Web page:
• poodull says:

        @omegacs: I understood 3 words of that comment.

    • tyco says:

      Configuring an RS232-style USART for (1 start 1 stop 0 parity) would make a total of exactly 10 (2×5) bits, so assuming a start is 1 and stop is 0, your remaining 8 bytes could be 0x80 or 0xFE, transmitted at exactly 8Mbaud. You could push this through an 74HC004 to invert if the start/stop are opposite of that.
      This would probably only work if the part’s USART has at least a few bytes of buffer, or with DMA.

      • cunning_fellow says:

        O/C set in free running mode. Toggle on match. Clear on TOP. Set TOP to 18 then you just have to set COMPARE to either 4 or 10 (logic 0 or 1). You have 11 clocks to get the next bit into the register. Plenty clocks left for a software shifter,

        • cunning_fellow says:

          Oh – and just thinking of it. If your willing to throw a whole 74HC14 at it. There is an easy way with just a few Rs Cs and a diode to make this clocking scheme from the SPI port. No software shifter and 144 clock cycles to make your next decision.

          • Yes, extra hardware and SPI would be another approach, but I’m trying to keep this minimal. I’d still be interested to see a schematic for the circuit, though :-)

        • 11 cycles? I doubt that’s enough, considering the byte order needs switching from RGB to GRB. It’s fairly easy to output a single 24-bit sequence without any jitter, but outputting a string of 24 bit RGB values with absolutely no jitter between them is significantly harder.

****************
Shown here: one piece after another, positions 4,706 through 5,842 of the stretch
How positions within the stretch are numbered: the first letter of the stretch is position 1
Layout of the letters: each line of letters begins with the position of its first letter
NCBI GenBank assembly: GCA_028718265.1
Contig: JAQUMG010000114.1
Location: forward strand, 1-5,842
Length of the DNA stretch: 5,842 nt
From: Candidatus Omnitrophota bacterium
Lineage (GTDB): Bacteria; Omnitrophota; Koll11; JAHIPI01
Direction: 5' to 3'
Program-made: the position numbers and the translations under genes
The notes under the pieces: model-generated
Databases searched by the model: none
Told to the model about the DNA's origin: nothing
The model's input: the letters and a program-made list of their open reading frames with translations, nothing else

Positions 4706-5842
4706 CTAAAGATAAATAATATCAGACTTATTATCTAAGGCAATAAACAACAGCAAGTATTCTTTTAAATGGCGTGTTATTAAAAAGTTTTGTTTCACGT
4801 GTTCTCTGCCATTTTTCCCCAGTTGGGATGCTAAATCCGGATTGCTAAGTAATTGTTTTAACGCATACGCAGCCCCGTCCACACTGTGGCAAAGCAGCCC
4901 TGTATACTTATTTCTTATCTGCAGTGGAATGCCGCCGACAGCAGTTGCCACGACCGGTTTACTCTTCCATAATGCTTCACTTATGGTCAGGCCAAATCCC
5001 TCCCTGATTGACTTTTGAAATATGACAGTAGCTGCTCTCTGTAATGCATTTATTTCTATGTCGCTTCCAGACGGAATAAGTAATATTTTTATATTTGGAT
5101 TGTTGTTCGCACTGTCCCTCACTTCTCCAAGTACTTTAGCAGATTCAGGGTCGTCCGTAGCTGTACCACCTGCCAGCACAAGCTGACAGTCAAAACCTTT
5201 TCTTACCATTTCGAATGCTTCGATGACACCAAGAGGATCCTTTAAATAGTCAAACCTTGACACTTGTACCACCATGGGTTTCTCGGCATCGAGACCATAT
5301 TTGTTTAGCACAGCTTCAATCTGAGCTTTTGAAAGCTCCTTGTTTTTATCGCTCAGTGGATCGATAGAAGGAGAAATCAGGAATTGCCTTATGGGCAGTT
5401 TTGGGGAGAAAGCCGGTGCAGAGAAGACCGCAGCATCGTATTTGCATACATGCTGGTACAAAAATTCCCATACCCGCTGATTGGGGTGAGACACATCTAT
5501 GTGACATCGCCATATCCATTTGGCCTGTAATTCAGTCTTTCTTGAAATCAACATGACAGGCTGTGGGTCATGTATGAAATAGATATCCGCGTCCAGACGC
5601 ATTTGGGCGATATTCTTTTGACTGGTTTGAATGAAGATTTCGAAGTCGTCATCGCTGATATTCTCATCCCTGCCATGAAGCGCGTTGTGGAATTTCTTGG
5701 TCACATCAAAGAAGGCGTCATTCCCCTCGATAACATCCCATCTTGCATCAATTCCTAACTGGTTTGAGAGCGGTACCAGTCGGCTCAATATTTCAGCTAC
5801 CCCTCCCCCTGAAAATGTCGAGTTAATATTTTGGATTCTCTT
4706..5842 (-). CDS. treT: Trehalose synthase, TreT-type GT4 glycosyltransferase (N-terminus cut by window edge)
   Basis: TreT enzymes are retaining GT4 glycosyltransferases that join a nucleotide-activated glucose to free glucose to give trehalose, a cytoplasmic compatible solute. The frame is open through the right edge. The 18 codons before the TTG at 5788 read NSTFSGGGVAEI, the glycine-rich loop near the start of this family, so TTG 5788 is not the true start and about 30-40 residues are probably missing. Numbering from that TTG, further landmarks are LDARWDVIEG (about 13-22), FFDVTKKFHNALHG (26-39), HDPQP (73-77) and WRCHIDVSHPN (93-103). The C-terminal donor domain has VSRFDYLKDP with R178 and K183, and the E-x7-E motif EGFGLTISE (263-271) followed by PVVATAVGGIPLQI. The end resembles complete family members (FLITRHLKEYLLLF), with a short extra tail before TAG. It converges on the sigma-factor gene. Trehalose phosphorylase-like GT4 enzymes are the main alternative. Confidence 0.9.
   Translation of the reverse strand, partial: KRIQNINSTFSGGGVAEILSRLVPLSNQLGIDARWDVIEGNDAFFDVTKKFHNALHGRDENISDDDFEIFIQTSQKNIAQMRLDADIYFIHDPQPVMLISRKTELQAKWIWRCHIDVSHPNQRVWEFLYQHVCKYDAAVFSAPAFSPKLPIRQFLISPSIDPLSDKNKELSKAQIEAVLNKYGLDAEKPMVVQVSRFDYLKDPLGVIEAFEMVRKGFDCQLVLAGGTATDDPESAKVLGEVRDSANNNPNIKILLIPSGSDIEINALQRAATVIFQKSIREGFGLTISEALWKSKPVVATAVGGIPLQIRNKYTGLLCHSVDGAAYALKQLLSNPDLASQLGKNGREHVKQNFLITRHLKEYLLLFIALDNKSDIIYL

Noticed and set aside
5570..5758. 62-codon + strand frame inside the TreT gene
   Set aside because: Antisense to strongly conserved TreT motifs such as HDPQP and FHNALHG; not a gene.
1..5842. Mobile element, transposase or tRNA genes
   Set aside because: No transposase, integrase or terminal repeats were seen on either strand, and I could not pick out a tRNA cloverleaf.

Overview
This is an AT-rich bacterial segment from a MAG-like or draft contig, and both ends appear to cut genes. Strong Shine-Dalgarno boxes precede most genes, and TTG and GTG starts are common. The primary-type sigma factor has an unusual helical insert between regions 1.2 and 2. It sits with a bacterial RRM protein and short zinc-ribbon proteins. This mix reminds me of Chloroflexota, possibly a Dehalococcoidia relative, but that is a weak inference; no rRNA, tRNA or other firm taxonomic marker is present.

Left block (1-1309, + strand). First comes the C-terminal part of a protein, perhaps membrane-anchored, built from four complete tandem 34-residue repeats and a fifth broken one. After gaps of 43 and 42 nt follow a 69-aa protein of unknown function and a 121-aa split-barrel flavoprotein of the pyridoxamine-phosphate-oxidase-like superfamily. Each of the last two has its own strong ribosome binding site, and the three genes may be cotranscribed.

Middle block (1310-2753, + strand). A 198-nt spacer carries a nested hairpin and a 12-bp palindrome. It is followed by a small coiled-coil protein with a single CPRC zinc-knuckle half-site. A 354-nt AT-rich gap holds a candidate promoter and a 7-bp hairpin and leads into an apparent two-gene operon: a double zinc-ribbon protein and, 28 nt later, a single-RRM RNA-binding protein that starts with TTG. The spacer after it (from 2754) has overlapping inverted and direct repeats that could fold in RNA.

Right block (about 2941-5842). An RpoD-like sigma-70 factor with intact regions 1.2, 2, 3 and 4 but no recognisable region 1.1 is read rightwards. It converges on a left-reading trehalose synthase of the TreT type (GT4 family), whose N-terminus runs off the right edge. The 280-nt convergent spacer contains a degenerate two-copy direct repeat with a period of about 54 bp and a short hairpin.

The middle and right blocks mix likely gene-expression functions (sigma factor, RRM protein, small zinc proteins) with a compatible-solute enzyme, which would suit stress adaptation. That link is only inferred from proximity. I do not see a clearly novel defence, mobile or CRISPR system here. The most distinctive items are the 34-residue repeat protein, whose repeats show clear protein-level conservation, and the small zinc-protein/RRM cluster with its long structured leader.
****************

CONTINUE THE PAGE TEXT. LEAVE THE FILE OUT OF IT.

• You’d still spend most of your time handling the serial data – with a 16MHz MCU a d bit rate of 800KHz only gives you 20 cycles per bit, no matter how you actually get them out of a pin.

  7. George Johnson says:

    Was there no heat sinking on that thing?

  8. neimad says:

    ;800mhz bit-bang on a PIC18F@ 9.8304MHz+HSPLL
    ;sends data for one 24-bit pixel to the strip on PORTB,7

    movlw H’FF’
    call _PIXEL_LOOP
    movlw H’00’
    call _PIXEL_LOOP
    movlw H’00’
    call _PIXEL_LOOP
    return

    _PIXEL_LOOP
    movwf temp_px
    movlw H’08’
    _loop_bang_bits
    bsf PORTB,7
    btfss temp_px,7
    bcf PORTB,7
    nop
    nop
    nop
    nop
    bcf PORTB,7
    rlncf temp_px,f
    decfsz WREG,f
    goto _loop_bang_bits
    return

  9. Galane says:

    Could 480 strips of these, each with 640 LEDs, be combined into a large, passive-matrix VGA display?

  10. rasz says:

    >16MHz AVR chip

    Or you could but 80-120MHz ARM at almost same price.